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Product Rule of Exponents
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Introduction

In this lesson, you will learn how to use the product rule of exponents to simplify expressions. The word product means to multiply. The product rule of exponents helps you remember what to do when two numbers with exponents are multiplied together.


This video illustrates the lesson material below. Watching the video is optional.


The Product Rule of Exponents

Review these math vocabulary words to help you understand this lesson better:

  • Base: the number or variable that is being multiplied by itself.
  • Power: the number of the exponent, meaning how many times the base is multiplied by itself.

In English, the word product has several different meanings. In math, product refers to what you get when you multiply things together. For example, the product of \( 2\times4\) is 8. In other words, the product is the result of multiplication.

The product rule states that if the bases are the same, then you can add the exponents. Notice the qualification for the product rule is the bases must be the same or you cannot add the exponents.

\begin{align*}\color{black}\large\text{Product Rule of Exponents:} \;\frac{a^x} {a^y} =a^{x - y}\\\end{align*}

Remember that you can multiply in any order, so \( (a)(b) = (b)(a) \). This means that if there are multiple bases, you can rearrange the order and add the exponents of any of the bases that are the same.

When talking about exponents x and y, the product rule says that if you have two terms with the same base—for example, base b—being multiplied together, you can add the exponents of the same base.

Example 1
Simplify \(2^{3}\times2^{4}\).

According to the product rule, this is equal to \( 2^3\cdot 2^4 = 2^{3+4} = 2^{7}\).

Another way of looking at this example:
\begin{align*}2^{3}&\cdot2^{4} &\color{red}\small\text{Simplify this expression}\\\\ 2\times2\times2\cdot 2&\times2\times2\times2 &\color{red}\small\text{Product rule of exponents}\\\\
&2^{7} &\color{red}\small\text{There are seven 2's}\\\\ \end{align*}

Remember, the key with the product rule is that the bases of these terms have to be the same. If you had \( 2^{3}\times4^{4}\), the product rule won't work because it would be two multiplied together three times, multiplied by four multiplied together four times. Even if the exponents are the same, such as in \( 2^{7}\times4^{7}\), the product rule still wouldn’t work because the bases, the bottom numbers in each term, 2 and 4, are not the same.

Example 2
Simplify \( x^{3}x^{4}\).

This example involves variables, but it is performed in the same way as before.

\begin{align*}
&x^{3}x^{4} &\color{red}\small\text{Simplify this expression}\\\\
&x^{3 + 4} &\color{red}\small\text{Product rule of exponents}\\\\
&x^7 &\color{red}\small\text{Add the exponents with common base}\\\
\end{align*}

Example 3
Simplify \(x^{2}x\).

\begin{align*}
&x^{2}x &\color{red}\small\text{Simplify this expression}\\\\ &x^{2 + 1} &\color{red}\small\text{Product rule of exponents}\\\\ &x^3 &\color{red}\small\text{Add the exponents with common base}\\\ \end{align*}

Remember: A variable without a power, such as the second \(x\) in this example, is the same as \(x^{1}\).

Example 4
Simplify \(3^{2}\cdot 5^{4}\cdot 3^{7}\).

This example includes different bases.

\begin{align*}
&3^{2}\cdot 5^{4}\cdot3^{7} &\color{red}\small\text{Simplify this expression}\\\\
&3^{2}\cdot 3^{7}\cdot 5^{4} &\color{red}\small\text{Rearrange into like bases}\\\\
&3^{(2+7)}\cdot 5^{4} &\color{red}\small\text{Product rule of exponents}\\\\
&3^{9}\cdot 5^{4} &\color{red}\small\text{Simplify and add exponents}\\
\end{align*}

You cannot do anything with the base of 5 because it is different from the base of 3. The simplest form for this expression is \(3^{9}5^{4}\).

Example 5
Simplify \(m^{2}\cdot x^{3}\cdot m^{6}\cdot x\).

This example also includes different bases, but in the form of different variables.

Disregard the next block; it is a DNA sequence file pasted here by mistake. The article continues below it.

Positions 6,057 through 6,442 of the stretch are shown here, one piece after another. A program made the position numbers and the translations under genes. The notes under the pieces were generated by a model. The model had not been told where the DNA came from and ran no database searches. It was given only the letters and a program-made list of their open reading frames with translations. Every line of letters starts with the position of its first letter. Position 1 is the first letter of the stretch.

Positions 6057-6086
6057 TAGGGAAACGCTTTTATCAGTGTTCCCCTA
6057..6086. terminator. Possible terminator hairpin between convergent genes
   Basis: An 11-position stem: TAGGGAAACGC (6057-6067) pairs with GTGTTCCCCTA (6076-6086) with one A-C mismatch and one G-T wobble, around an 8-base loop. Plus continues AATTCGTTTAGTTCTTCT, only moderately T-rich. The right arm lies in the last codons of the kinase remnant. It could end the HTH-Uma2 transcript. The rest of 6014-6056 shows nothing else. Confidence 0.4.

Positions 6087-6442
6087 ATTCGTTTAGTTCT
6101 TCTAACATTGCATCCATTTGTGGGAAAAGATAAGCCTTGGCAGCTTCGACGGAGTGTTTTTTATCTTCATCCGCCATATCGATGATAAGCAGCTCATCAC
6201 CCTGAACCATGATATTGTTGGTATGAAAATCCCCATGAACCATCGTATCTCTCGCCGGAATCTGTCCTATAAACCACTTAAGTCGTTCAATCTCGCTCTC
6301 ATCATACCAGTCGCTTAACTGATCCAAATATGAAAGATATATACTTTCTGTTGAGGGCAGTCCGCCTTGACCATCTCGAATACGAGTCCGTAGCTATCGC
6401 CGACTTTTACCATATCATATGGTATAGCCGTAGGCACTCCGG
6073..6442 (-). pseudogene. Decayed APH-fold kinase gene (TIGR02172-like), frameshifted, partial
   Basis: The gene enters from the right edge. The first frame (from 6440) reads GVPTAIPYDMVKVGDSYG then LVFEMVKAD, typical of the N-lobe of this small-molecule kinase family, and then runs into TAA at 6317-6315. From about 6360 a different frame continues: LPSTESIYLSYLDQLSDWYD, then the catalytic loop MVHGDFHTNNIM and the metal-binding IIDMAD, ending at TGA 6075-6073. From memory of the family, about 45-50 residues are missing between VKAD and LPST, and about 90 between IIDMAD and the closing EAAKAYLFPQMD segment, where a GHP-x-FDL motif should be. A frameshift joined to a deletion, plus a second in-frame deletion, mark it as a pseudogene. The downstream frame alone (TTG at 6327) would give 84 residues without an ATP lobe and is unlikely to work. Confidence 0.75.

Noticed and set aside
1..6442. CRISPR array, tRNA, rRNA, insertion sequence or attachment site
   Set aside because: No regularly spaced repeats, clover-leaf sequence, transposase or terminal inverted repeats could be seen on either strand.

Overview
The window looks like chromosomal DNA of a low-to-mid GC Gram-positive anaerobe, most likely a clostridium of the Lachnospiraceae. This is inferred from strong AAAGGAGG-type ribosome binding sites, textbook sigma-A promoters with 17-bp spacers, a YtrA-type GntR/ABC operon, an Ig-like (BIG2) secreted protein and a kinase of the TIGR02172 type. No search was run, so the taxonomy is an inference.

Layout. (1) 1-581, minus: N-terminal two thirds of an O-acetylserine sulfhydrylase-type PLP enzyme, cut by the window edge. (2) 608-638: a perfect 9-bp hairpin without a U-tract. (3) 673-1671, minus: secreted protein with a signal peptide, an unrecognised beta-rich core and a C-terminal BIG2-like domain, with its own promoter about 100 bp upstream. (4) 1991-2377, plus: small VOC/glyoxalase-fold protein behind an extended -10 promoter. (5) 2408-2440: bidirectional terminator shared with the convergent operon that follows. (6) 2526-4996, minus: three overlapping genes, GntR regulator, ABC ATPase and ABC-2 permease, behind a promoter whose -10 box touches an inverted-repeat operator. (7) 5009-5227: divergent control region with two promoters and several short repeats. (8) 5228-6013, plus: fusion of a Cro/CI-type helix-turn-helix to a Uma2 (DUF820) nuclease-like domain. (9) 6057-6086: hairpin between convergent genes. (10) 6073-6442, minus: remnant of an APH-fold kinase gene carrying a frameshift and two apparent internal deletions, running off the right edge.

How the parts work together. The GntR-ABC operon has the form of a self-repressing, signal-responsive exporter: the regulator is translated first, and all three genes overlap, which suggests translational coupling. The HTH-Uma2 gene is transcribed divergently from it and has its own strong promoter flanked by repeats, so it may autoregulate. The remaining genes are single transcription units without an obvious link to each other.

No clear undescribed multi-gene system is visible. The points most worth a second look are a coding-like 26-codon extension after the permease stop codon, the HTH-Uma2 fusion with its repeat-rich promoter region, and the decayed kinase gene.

\begin{align*}&m^{2}\cdot x^{3}\cdot m^{6}\cdot x&\color{red}\small\text{Simplify this expression}\\\\ &m^{2}\cdot m^{6}\cdot x^{3}\cdot x^1&\color{red}\small\text{Rearrange into like bases}\\\\ &m^{(2+6)}\cdot x^{(3+1)} &\color{red}\small\text{Product rule of exponents}\\\\ &m^{8}\cdot x^{4} &\color{red}\small\text{Simplify and add exponents}\\\\ \end{align*}

The simplest form for this expression is \(m^{8}\cdot x^{4}\).

Example 6
Simplify \((x)(x^{3})\).

\begin{align*}&(x)(x^3) &\color{red}\small\text{Simplify this expression}\\\\ &x^ {(1 + 3)} &\color{red}\small\text{Product rule of exponents}\\\\&x^4 &\color{red}\small\text{Simplify and add exponents}\\\\\end{align*}

Remember that \(x\) has an implied exponent of 1, making it equal to \(x^{1}\) which will make the answer \(x^4\).

Example 7
Simplify \(m^{2}m^{5}\).

\begin{align*}&m^2\cdot m^5 &\color{red}\small\text{Simplify this expression}\\\\&m^ {(2+5)} &\color{red}\small\text{Product rule of exponents}\\\\&m^7&\color{red}\small\text{Simplify and add exponents}\\\\\end{align*}

The answer for \(m^{2}m^{5}\) is \(m^7\).

Example 8
Simplify \(m^{3}x^{6}m\).

\begin{align*}&m^{3}x^{6}m &\color{red}\small\text{Simplify this expression}\\\\&m^{3}m^{1}x^{6} &\color{red}\small\text{Rearrange into like terms}\\\\&m^{3 + 1}x^6 &\color{red}\small\text{Product rule of exponents}\\\\&m^4x^6 &\color{red}\small\text{Simplify and add exponents}\\\\\end{align*}

Since you can’t use the product rule on \(m^{4}\) and \(x^{6}\) because the bases are different, you must leave it as is. Therefore, the answer is \(m^{4}x^{6}\).

Example 9
Simplify \(x^{2}y^{3}x^{4}\).

\begin{align*}&x^{2}y^{3}x^{4} &\color{red}\small\text{Simplify this expression}\\\\&x^{2}x^{4}y^{3} &\color{red}\small\text{Rearrange into like terms}\\\\&x^{2+4}y^{3} &\color{red}\small\text{Product rule of exponents}\\\\&x^{6}y^{3} &\color{red}\small\text{Simplify and add exponents}\\\\\end{align*}

Since you can’t use the product rule with different bases, such as \(x\) and \(y\), you must leave it as is. Therefore, the answer is \(x^{6}y^{3}\).

Example 10
Simplify \(mx^{2}m^{3}x^{7}\).

\begin{align*}&mx^2m^3x^7 &\color{red}\small\text{Simplify this expression}\\\\&m^1 m^3x^2x^7 &\color{red}\small\text{Rearrange so like terms are together}\\\\&m^{1+3}x^{2+7} &\color{red}\small\text{Product rule of exponents}\\\\&m^4x^9 &\color{red}\small\text{Add the exponents when bases are the same}\\\\\end{align*}

By using the product rule to combine like terms, you now have only two terms: \(m^{4}\) and \(x^{9}\). You can’t combine these two terms further, so the answer is \(m^{4}x^{9}\).

Example 11
Simplify \(x^{5}y^{4}x^{2}yz^{2}\).